“The findings are reflective of the pandemic’s influence in heightening awareness and understanding of the importance and interconnectivity of healthy environments and one’s own personal environment,” Armstrong said in a statement. 

The workspace as an asset

The survey provides a roadmap for companies that appreciate the need for a holistic approach to the indoor workspace — and it teases out two broad conclusions that employers should keep in mind when working with architects and designers.

First and foremost, employers need to recognize the importance of investing in workspaces and treating them as assets that can attract and retain workers who are educated and aware. The COVID-19 pandemic has sparked a swell of enthusiasm among the public for learning, sharing information, and keeping up with the news. Talented workers expect their employers to be just as informed, educated, responsive and adaptive. That includes responsiveness to future crises and trends, as well as the current pandemic.

Second, this heightened awareness should be reflected in bold action. It is not enough for employers to vocalize their awareness of worker expectations. Companies need to assess their work environments and adjust them in accordance with their employees’ expectations. They should strive for workspaces that enable their employees to feel as safe and comfortable as they do at home.

Raising the bar to meet worker expectations

Armstrong underscores that worker wellbeing and building sustainability are complementary. In that regard, the corporate social responsibility movement has also become an employee recruitment and retention movement. Companies taking meaningful action on social and environmental issues have an edge in today’s workforce marketplace — and that starts with setting clear goals and taking steps to achieve them.

That lesson applies to Armstrong itself, as well. Through its 2030 goals, the company aims to “cultivate thriving environments for employees and communities, more actively meet demands for healthier, circular products, and do more with less to preserve and protect the planet’s resources.” Environmental goals include specific commitments to source ethically and environmentally responsible materials, as well as targets for lifecycle sustainability, carbon reduction, and water conservation.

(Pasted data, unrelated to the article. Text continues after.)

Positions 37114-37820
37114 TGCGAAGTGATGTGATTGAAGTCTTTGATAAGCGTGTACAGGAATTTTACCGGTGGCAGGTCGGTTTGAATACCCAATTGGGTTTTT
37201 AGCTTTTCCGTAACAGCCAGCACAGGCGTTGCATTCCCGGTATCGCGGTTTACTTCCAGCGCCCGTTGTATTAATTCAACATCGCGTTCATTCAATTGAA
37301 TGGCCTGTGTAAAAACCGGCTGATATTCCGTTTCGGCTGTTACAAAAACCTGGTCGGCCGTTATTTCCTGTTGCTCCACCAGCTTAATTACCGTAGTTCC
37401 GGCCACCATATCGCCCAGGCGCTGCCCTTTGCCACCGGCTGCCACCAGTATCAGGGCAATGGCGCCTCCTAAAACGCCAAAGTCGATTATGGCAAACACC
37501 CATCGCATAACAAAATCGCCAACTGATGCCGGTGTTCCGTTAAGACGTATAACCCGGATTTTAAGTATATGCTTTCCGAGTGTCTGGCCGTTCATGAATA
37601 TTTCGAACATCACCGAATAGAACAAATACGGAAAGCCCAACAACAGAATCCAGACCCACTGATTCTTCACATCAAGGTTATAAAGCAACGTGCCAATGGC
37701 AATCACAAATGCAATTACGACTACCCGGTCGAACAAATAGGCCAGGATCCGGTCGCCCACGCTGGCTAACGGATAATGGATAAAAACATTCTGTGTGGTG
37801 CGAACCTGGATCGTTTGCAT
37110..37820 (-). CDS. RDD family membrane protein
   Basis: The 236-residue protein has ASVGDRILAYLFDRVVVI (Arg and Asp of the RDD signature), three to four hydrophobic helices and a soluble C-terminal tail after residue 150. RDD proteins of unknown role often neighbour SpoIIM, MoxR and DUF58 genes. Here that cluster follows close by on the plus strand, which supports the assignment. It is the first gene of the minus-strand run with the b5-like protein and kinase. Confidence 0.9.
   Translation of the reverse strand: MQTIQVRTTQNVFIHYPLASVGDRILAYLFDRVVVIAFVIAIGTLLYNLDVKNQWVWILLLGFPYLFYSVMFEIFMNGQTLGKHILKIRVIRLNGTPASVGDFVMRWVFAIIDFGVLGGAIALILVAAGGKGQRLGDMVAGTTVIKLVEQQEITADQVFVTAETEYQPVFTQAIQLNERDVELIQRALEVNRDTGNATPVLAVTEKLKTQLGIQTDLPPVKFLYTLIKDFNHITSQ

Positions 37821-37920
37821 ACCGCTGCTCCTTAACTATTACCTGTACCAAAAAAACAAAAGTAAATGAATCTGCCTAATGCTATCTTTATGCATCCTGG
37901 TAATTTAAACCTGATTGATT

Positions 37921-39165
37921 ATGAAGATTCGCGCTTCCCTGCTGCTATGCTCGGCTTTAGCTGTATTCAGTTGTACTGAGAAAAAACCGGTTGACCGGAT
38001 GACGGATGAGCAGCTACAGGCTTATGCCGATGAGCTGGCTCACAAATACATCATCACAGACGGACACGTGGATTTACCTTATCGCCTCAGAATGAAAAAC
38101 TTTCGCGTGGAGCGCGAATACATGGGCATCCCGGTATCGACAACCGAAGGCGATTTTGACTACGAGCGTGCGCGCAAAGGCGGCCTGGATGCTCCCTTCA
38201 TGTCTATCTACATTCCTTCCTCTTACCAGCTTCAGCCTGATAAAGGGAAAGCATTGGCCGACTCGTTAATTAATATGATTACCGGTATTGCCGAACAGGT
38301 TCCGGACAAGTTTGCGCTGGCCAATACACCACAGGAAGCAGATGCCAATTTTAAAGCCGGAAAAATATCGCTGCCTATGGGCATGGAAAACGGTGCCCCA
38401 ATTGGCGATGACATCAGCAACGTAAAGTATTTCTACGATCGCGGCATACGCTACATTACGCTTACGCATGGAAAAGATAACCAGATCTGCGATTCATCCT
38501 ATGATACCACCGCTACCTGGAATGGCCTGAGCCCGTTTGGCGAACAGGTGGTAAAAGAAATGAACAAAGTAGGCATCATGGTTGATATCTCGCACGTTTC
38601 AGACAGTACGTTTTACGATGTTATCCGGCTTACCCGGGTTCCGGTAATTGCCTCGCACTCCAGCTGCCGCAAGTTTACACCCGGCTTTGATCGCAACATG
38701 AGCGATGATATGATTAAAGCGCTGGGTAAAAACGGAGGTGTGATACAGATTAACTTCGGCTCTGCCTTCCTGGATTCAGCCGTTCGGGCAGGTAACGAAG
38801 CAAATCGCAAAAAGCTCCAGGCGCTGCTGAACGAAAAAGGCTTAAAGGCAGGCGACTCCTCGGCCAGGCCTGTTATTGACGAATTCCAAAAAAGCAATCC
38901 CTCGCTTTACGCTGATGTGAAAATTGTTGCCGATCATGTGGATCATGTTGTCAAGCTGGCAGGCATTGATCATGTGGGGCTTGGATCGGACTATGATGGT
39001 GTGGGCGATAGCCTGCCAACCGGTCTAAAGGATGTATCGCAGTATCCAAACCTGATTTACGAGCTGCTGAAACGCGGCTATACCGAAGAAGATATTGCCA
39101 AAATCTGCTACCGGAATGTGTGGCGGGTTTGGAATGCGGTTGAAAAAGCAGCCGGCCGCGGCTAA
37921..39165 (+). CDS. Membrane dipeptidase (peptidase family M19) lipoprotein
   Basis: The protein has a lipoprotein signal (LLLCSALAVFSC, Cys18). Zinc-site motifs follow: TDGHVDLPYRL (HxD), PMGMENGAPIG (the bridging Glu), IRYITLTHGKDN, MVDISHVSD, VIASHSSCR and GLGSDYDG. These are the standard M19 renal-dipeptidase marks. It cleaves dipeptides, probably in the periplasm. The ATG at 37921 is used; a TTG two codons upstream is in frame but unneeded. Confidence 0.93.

The message is that investing in a more holistic approach to the workspace is an essential step in the race for top talent, but it is not the only step. Companies that are fully engaged in the social responsibility movement will also have a long head start on the competition as the U.S. emerges from the COVID-19 pandemic.

This article series is sponsored by Armstrong World Industries and produced by the TriplePundit editorial team.

Image courtesy of Armstrong World Industries 

Tina Casey headshot

Tina writes frequently for TriplePundit and other websites, with a focus on military, government and corporate sustainability, clean tech research and emerging energy technologies. She is a former Deputy Director of Public Affairs of the New York City Department of Environmental Protection, and author of books and articles on recycling and other conservation themes.

Read more stories by Tina Casey